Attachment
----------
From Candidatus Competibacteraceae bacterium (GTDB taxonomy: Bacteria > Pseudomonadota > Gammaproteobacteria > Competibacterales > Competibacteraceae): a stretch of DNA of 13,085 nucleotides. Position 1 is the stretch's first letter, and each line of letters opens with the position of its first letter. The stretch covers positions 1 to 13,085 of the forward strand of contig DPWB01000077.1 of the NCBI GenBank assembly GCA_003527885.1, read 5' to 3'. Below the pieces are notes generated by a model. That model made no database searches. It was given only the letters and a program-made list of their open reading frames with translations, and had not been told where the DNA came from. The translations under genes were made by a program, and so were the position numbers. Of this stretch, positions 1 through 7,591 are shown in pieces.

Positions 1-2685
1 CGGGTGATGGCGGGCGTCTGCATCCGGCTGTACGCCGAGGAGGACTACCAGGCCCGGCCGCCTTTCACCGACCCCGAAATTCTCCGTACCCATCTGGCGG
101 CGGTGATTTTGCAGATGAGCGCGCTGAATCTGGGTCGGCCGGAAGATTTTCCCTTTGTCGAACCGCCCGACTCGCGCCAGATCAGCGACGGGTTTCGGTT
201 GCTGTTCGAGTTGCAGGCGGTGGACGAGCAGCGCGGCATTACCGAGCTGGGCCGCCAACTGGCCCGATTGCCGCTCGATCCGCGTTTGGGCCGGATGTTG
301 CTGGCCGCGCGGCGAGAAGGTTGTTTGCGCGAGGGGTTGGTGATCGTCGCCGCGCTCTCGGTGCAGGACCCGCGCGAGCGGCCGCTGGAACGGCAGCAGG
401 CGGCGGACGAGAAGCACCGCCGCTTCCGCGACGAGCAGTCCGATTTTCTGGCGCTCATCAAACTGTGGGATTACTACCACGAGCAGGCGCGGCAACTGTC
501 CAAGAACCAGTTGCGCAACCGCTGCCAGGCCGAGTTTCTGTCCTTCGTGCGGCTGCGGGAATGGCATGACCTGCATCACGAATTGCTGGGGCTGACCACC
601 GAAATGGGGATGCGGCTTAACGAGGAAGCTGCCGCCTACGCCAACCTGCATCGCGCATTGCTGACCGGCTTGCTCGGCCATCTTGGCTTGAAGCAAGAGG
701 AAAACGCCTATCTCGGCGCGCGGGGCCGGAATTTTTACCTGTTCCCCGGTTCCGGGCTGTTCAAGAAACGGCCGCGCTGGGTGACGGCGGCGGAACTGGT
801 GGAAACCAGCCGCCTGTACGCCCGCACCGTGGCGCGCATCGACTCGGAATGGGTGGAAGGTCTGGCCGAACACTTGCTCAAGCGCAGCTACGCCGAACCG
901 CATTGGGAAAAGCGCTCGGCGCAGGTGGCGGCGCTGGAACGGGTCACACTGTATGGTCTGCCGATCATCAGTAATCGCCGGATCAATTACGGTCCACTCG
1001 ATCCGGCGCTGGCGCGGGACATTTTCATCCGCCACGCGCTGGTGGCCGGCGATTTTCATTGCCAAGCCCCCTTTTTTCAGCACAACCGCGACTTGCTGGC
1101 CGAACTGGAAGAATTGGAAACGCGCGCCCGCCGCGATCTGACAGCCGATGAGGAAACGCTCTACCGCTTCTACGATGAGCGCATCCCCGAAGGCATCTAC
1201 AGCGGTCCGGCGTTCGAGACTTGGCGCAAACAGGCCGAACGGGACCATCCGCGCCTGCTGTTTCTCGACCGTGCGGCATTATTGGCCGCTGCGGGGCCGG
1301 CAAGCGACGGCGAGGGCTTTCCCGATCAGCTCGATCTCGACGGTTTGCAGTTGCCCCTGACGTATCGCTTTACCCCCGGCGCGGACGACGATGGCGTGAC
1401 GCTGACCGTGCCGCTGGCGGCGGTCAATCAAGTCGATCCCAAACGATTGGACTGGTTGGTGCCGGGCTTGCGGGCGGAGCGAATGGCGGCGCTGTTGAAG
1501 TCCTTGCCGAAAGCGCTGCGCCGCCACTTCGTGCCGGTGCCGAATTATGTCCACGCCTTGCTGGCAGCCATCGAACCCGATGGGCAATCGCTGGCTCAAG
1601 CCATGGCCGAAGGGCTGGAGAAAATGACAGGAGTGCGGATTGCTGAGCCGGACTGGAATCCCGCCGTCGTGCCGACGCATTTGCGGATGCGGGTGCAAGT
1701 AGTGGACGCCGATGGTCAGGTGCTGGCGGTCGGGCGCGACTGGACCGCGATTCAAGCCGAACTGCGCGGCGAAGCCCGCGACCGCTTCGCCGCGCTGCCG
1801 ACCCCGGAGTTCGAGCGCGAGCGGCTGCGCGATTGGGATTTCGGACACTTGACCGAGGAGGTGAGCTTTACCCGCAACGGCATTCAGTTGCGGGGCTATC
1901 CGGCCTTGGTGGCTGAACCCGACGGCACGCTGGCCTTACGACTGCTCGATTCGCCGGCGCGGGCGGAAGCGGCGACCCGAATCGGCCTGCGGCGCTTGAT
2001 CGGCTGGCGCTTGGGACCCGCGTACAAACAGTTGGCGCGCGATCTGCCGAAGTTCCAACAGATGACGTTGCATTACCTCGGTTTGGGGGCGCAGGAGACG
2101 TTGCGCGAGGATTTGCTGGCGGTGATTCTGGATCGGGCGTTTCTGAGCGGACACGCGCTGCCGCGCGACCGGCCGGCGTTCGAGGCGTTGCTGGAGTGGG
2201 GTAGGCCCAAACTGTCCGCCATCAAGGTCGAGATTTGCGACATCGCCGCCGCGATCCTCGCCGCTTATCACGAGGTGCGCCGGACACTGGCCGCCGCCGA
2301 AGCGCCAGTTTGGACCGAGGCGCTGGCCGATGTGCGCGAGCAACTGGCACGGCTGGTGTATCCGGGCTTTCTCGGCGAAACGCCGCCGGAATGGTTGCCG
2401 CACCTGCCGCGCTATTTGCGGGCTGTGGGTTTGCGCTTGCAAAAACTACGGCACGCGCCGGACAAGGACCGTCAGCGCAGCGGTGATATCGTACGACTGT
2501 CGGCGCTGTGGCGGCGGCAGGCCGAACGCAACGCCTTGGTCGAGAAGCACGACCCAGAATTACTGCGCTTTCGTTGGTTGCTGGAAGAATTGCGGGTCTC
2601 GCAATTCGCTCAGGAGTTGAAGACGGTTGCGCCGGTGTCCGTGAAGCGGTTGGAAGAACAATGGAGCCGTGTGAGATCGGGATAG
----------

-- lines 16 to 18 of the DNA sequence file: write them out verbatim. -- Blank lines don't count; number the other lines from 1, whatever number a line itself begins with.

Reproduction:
1301 CAAGCGACGGCGAGGGCTTTCCCGATCAGCTCGATCTCGACGGTTTGCAGTTGCCCCTGACGTATCGCTTTACCCCCGGCGCGGACGACGATGGCGTGAC
1401 GCTGACCGTGCCGCTGGCGGCGGTCAATCAAGTCGATCCCAAACGATTGGACTGGTTGGTGCCGGGCTTGCGGGCGGAGCGAATGGCGGCGCTGTTGAAG
1501 TCCTTGCCGAAAGCGCTGCGCCGCCACTTCGTGCCGGTGCCGAATTATGTCCACGCCTTGCTGGCAGCCATCGAACCCGATGGGCAATCGCTGGCTCAAG